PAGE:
This module allows you to engage with selected contemporary issues, debates and perspectives in criminology. Based primarily on weekly seminar discussion of an identified journal article, book chapter, or report, the module will focus on critical analysis, appreciation and discussion of each issue and facilitate engagement with broader subject areas of criminology. Students will develop a critical overview of the discipline as it stands and the extent to which it is equipped or willing to engage with certain types of crime. Some topics will allow introductory insights into emerging, specialist fields of enquiry. Recent issues explore include sex work, pornography, left and right wing extremism, black criminology, gendered victimisation, and pre-empting crime 

Social theory allows you to dig deep into the big questions in our social world about how power works, what is the glue that keeps society together most of the time and how and why do societies change. You will harness the power of thinking theoretically to be creative, tackle contemporary issues and open new insights into your social world. We will do this through the ideas of important theorists from the late 20th and early 21st centuries, a few will be familiar like Weber, Du Bois or Durkheim but many new such as Archer, Latour, Chodorow or Luhmann. You will engage with the insightful, often challenging and sometimes counter-intuitive perspectives that come from a range of contemporary social theorists. 

Getting meaningful work is probably one of your key aim when you graduate. Work and employment are also one of the central areas of interest across the social sciences. You will explore your current and future career aspirations, develop a CV and be able to undertake a work placement of work shadowing. You will also complete the Future me programme at the 番茄影视 as part of the module.

In this module you will produce a final year project that allows you to exercise your independent judgement and skills in the development and execution of a project or dissertation relevant to your field of study. Under the supervision of an assigned tutor, the module provides you with the opportunity to independently apply the core subject knowledge and skills developed over the course of your degree. Over the course of the year you will undertake independent analysis and research, and communicate and present it to high professional standards. This project can take the form of a traditional research dissertation, but you also have the flexibility to undertake an alternative, such as a reflective report based on an independent project pursued in a practice / work setting.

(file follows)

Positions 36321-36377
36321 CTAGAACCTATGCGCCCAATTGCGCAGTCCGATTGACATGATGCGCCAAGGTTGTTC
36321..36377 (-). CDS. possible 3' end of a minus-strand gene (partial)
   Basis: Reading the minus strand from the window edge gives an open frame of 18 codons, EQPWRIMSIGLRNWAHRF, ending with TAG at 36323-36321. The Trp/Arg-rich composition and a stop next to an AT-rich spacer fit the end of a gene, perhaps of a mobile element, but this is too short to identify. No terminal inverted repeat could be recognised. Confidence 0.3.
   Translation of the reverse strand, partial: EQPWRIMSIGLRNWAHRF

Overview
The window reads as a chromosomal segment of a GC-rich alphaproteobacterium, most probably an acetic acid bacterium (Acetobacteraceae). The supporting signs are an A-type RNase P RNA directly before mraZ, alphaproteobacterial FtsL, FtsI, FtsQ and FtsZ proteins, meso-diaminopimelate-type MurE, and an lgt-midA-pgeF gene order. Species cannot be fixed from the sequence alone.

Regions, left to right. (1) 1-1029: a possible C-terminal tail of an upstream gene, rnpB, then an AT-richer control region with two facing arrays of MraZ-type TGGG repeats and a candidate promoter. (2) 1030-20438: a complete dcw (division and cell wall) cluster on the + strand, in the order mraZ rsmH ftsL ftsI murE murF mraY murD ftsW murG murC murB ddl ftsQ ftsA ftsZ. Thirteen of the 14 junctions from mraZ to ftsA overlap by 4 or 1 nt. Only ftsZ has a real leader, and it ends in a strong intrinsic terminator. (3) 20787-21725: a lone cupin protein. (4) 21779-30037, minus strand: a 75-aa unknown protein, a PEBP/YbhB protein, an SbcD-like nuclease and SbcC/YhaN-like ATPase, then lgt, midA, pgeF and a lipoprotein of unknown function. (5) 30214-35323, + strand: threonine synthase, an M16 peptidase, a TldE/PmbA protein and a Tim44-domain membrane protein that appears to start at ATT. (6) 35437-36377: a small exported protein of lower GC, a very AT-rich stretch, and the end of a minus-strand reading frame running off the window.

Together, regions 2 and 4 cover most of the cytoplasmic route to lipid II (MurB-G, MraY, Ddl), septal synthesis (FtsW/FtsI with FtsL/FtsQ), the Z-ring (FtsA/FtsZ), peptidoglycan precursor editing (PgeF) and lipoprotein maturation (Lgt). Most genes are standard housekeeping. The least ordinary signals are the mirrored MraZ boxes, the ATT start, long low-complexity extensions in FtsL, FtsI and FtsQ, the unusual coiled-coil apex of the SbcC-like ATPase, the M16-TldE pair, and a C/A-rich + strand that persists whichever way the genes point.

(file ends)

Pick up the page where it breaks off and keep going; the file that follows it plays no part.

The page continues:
Penology considers both custodial and non-custodial punishment and various issues and dilemmas that might derive from penal intervention. You will explore issues such as the ‘Americanisation’ of the penal system and the impact of prison privatisation alongside assessing the ethos and effectiveness of incarceration. 

Victims of Crime allows you to recognise the extent, patterns and impact of victimisation which is fundamental to enable informed discussion regarding crime and deviance. Through exploring the concept of victimisation, the experience of crime victims and developments in response to them, you will have the opportunity to broaden their understanding of contemporary crime and criminal justice. 

The module explores key issues, themes and debates from the field of drugs, crime and society. You will explore established and more recent academic and policy debates surrounding drug use, regulation and criminalisation. It is expected that you will come to the module with a 'taken-for-granted' perspective on the nature of drugs, their links with crime, and their wider social consequences and the module aims to challenge some of these. 

This module explores the branch of psychology known as forensic psychology and how it is applied in legal and criminal justice settings. You will discuss the theory and practice of contemporary forensic psychology and explore the role it plays in prisons, probation, policing, and the courtroom. You will appreciate the interaction between psychology and the investigation and detection of crime, legal and trial processes and in dealing with offenders. You will also examine key issues involved in the practice of forensic psychology such as the efficacy of methods concerning the prediction and classification of offenders, interviewing techniques and different approaches to prevention and rehabilitation.鈥 

This module will allow you to develop a critical understanding of the concepts of ‘offender’ rehabilitation and the changing nature of rehabilitative enterprises over time. You will examine the role of risk in the organisation of the criminal justice system and as a response to offending and research about desistance from crime. We will explore the purposes of sentencing in criminal courts, and how rehabilitation as an aim of sentencing is achieved. The module also provides an in-depth look at the role of key agencies involved in the delivery of rehabilitation, for example the Probation Services. We will also look at the journey through the criminal justice system from the perspective of its subjects (i.e. those sentenced by the courts and made the subject of a community or prison sentence).